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JONAH HEX

Creating The World of Jonah Hex
To bring the Jonah Hex graphic novels to life, Hayward and the producers collaborated with the key department heads to craft an original, visceral world that would reinvent the iconic Western aesthetic and reflect the story's comic book origins. "Whether it was the cinematography, production design, makeup or the costume design, we wanted it all to be a little heightened,” Lazar explains. "We asked ourselves, ‘How far can you take it while staying authentic? How do we keep one foot in reality but also pay tribute to the fact that Jonah Hex has been this amazing comic book?' Essentially, we were able to take reality and stylize it just enough to make it seem totally unique.”

The character's trademark, of course, is the disfiguring scar that takes up half his face. It is the result of Quentin Turnbull's branding iron and a lifelong reminder of the lust for revenge Jonah carries in his heart. "Jonah Hex was my favorite comic book character growing up, and the scar is so much a part of who he is,” says Hayward. "To me, the most striking part of Jonah Hex was that rope of skin that stretches over his mouth. If I look at all the different versions of Jonah Hex that have been drawn over the years, the one unifying idea is this scar.

To create a lifelike prosthetic that would reflect the production's vision for the character's look while nodding at the tradition of the comic, Brolin and the filmmakers worked with makeup effects artist Christien Tinsley and his effects company, Tinsley Studio. "We went through all these different variations of what it should be and what it shouldn't be,” Brolin recalls, "and Christien came up with this ingenious contraption to make it real. Doing something practically gives you a lot of freedom to be creative.”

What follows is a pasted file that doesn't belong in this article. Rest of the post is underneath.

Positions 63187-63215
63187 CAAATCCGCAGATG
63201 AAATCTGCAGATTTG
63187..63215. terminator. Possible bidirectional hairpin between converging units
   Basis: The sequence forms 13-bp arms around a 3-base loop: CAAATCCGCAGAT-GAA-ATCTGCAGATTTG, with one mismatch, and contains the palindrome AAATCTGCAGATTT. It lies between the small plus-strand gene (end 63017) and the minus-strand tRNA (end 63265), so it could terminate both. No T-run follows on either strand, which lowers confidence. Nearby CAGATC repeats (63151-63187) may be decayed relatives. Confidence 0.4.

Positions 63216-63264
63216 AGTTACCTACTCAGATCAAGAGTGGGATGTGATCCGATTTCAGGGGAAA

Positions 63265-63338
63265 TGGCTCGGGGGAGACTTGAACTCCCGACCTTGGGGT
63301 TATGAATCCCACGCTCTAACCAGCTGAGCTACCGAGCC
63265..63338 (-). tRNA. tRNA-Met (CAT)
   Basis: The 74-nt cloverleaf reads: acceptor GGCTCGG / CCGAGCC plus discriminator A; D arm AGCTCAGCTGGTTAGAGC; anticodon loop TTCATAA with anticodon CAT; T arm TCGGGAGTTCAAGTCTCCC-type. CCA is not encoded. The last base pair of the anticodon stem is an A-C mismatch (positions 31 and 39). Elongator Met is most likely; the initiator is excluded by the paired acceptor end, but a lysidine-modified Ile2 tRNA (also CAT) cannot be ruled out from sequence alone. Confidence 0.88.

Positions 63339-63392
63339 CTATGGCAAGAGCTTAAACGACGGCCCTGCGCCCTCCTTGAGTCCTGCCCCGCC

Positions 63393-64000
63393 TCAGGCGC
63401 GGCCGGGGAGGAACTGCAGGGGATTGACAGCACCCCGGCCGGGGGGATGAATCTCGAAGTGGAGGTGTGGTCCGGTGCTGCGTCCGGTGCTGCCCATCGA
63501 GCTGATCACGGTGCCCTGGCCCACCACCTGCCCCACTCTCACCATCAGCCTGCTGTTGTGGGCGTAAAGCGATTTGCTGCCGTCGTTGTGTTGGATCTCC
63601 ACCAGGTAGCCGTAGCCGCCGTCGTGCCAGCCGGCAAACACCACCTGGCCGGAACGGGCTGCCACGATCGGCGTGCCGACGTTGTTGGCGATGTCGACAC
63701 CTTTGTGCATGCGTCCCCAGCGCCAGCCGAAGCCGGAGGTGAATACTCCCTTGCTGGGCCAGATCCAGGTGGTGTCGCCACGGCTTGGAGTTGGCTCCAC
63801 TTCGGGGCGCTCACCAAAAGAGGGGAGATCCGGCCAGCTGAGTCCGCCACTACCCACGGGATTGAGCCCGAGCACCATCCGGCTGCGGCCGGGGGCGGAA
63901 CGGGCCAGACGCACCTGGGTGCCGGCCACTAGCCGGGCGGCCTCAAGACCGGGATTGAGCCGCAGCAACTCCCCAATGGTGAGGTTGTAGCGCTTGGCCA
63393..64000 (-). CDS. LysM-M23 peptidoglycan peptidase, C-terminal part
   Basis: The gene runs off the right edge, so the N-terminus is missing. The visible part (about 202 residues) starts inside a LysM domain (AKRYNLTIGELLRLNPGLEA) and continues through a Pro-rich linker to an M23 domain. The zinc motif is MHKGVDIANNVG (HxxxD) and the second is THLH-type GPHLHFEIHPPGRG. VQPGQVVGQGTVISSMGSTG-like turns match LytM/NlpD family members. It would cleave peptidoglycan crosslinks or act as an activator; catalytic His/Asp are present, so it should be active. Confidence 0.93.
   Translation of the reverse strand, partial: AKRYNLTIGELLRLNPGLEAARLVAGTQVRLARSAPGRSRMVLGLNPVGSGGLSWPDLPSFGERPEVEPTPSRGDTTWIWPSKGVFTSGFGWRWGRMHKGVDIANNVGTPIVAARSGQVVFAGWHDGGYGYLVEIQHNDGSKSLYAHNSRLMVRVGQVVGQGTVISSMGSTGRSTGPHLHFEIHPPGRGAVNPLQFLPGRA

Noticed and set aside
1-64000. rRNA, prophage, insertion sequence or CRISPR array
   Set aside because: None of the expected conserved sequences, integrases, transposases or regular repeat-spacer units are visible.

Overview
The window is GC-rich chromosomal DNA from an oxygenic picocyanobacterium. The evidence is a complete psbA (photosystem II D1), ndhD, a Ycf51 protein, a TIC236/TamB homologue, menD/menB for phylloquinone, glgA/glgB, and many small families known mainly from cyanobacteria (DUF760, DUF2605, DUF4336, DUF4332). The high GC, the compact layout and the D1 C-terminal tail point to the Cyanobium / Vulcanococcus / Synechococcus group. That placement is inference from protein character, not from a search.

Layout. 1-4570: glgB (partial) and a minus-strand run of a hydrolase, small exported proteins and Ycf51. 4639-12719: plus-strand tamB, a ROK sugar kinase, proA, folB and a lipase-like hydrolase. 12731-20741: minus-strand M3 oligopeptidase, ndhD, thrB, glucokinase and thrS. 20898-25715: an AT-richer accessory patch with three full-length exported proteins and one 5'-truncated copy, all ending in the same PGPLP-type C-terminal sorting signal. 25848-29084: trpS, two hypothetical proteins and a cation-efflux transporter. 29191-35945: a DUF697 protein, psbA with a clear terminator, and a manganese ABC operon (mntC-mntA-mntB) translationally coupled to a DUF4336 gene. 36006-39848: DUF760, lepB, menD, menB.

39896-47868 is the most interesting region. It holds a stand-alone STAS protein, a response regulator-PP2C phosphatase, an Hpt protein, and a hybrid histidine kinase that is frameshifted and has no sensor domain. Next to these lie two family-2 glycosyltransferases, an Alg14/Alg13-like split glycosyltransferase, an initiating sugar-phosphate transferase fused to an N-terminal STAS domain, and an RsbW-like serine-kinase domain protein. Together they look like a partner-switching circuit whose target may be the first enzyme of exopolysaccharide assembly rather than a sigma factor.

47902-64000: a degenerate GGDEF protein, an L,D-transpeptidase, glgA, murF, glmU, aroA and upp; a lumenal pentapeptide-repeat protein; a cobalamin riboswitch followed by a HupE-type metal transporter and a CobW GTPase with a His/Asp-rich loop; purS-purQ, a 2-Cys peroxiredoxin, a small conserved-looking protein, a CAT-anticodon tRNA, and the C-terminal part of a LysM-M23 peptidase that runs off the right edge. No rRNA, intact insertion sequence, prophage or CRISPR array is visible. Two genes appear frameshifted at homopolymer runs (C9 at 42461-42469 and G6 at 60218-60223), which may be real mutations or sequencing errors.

Tinsley began by attaching a silk tab to the right side of Brolin's face to make the skin taut and allow for a thinner look. Next, he applied the first layer prosthetic and placed dentures that housed a high gauge dental wire to draw back the lips and push the cheek inward to create the negative space that is the Jonah Hex trademark. Finally, Tinsley applied a silicone prosthetic, painted the pieces to blend into Brolin's skin and added facial hair stubble to complete the look.

The complexity of creating a realistic version of a comic book character through makeup and without the aid of VFX enhancement was a challenge the makeup artist reveled in. "From the beginning, I knew we could not match exactly the comic book's exaggerated look nor did we want to,” he comments. "We were balancing an emotionally complicated character that audiences needed to connect with while offering the flavor of the comic book drawings. In order to achieve the look, we knew that it would be an uncomfortable process for the actor. However, Josh was always very encouraging and didn't want to detract from the look simply because of the discomfort. He wanted reality…and he was willing to go through the process in order to achieve that.”

The notion of heightened reality infused the entire production, particularly the costumes created by costume designer Michael Wilkinson and his team. For Jonah Hex, Wilkinson offers, "I like the ambiguous quality that Jonah has in that he seems to be unkillable. People have taken shots at him over the years and he keeps going. He's a true anti-hero, not just a two-dimensional ‘good guy.” With his costume, I wanted to explore how he walks the line between a gritty, sweaty realism and the stylized world of the graphic novel.”

Wilkinson started with the Confederate wool grays that are right out of the graphic novels, and topped it with a linen duster jacket that would help tell Jonah's tale. "You have the litany of his past in his duster jacket,” Wilkinson says. "There are many gunshots through it as well as bloodstains, rips, tears, dried mud and dirt. He has been wandering the Southern states since the Civil War ended, and h

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